“Endangered” Children and the Montreal Ladies’ Benevolent Society Industrial School, 1883–1921
This chapter describes life in a privately run industrial school for children ‘at risk’ set up in Montreal inside a large child charity (the Montreal Ladies’ Benevolent Society). Even though institutions of this kind—particularly industrial schools—were part of the wider structure of social regulation set up to police families in the larger sense of the term, the school was run with a protective approach rather than a repressive one, within a logic that mixed both regulation and assistance. This was increasingly true as the municipality used the scope of the law to mould industrial schools into an early version of municipal assistance.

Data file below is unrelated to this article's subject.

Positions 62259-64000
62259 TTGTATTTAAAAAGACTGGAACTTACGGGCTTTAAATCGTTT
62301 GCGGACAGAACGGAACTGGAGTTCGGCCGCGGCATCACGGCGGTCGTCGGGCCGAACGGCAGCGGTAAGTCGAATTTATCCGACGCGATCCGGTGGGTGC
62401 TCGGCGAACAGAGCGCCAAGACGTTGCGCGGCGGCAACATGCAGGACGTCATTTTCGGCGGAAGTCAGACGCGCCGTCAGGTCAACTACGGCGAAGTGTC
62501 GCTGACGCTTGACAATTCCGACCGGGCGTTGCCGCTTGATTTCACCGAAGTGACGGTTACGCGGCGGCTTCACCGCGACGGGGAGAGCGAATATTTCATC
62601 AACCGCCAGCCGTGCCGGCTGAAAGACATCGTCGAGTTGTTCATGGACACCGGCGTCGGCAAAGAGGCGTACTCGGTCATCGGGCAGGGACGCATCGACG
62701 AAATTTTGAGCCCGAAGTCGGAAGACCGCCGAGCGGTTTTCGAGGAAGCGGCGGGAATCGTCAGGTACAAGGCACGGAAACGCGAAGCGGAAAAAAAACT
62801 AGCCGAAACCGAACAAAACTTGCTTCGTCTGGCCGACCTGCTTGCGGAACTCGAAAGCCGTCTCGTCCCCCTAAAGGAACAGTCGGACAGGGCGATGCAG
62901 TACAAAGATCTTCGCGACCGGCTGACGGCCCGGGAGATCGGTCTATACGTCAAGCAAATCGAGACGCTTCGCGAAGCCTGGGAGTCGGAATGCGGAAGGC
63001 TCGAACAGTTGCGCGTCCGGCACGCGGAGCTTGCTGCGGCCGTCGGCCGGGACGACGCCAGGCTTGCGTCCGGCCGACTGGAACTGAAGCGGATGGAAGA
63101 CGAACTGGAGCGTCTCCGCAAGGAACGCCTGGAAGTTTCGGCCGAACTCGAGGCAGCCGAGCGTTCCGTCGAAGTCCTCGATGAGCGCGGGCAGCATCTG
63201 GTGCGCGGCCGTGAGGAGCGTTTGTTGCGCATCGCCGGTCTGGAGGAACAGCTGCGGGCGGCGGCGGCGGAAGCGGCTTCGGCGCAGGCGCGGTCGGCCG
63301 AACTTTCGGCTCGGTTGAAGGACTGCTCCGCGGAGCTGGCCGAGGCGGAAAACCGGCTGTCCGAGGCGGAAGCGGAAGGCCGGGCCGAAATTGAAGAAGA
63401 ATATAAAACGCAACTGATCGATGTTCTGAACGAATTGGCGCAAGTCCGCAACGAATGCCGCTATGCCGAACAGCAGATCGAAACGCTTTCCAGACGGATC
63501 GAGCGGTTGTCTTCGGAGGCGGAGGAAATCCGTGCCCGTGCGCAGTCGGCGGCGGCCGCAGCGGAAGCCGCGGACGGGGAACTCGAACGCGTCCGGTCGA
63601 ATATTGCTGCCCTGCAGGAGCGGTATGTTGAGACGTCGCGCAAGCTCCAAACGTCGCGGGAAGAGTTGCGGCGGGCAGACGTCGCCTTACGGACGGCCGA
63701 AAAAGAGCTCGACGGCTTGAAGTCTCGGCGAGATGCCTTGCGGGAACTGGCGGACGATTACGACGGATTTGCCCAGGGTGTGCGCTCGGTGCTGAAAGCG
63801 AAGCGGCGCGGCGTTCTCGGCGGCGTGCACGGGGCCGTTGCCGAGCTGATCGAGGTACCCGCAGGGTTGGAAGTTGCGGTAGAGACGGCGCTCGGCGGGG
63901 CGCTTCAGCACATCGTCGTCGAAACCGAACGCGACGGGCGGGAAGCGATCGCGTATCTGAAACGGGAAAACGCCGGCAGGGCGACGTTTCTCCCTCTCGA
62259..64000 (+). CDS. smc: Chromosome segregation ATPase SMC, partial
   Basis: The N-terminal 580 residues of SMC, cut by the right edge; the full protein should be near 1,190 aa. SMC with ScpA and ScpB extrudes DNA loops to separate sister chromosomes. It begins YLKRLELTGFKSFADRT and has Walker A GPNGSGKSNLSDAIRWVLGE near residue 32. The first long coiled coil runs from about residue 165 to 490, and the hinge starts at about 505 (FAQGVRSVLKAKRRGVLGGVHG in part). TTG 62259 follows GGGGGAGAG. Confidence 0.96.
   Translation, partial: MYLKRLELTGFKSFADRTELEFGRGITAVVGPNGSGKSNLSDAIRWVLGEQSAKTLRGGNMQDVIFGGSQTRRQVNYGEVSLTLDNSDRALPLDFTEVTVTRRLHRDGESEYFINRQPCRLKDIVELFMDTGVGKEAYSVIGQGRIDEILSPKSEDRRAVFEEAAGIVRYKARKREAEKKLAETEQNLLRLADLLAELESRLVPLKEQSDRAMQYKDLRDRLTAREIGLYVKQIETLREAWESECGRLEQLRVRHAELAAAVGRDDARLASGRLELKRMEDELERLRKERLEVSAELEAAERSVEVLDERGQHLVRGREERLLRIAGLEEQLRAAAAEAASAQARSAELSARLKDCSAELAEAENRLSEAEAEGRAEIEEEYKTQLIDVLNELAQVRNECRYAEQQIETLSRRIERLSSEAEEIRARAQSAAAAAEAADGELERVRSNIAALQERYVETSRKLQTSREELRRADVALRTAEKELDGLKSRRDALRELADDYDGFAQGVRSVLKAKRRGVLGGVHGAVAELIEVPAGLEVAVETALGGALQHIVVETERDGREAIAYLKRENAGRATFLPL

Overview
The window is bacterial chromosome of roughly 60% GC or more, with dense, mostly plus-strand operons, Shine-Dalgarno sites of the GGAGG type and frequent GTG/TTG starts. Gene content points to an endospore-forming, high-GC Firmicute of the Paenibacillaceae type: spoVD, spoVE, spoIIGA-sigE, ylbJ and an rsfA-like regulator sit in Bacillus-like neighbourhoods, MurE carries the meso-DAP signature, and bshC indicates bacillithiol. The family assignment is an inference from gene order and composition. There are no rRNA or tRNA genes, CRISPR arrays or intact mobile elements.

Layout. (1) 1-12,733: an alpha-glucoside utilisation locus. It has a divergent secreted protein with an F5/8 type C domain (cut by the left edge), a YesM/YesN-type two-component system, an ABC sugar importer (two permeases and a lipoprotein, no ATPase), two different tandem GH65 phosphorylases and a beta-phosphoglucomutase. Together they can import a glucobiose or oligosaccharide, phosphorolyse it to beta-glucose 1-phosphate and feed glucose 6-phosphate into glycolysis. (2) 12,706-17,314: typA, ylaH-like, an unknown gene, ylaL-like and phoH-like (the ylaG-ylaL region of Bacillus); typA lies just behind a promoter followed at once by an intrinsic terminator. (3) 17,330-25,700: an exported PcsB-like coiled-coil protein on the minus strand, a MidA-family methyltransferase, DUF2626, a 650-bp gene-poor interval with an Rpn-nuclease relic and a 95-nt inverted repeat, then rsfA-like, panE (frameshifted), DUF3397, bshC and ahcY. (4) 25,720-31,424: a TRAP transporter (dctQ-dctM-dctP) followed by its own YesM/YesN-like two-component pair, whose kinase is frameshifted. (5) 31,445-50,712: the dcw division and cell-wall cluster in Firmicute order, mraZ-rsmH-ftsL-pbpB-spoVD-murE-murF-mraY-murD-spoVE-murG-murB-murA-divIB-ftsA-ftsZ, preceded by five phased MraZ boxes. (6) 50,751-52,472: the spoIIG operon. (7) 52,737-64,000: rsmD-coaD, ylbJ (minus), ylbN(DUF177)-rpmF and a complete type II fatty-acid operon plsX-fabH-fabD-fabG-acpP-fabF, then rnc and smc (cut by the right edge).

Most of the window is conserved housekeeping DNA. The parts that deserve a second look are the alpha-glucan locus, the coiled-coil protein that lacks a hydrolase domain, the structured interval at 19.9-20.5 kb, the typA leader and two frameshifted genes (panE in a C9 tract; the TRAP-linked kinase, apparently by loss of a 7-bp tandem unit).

This research has benefited from the support of grants from FRQSC (Quebec) and SSHRC (Canada). I would like to thank Jean Trépanier, Xavier Rousseaux and the late Jean-Marie Fecteau for their comments and suggestions on earlier drafts. I would also like to extend my thanks to Historic Batshaw Youth and Family Services, now known as the Centre intégré universitaire de Santé et de Services sociaux de l’Ouest-de-l’Île-de-Montréal, for granting me access to the papers of the institution under study. These are archived in the Library and Archives of Canada, Summerhill Homes Collection, MG28 I 388.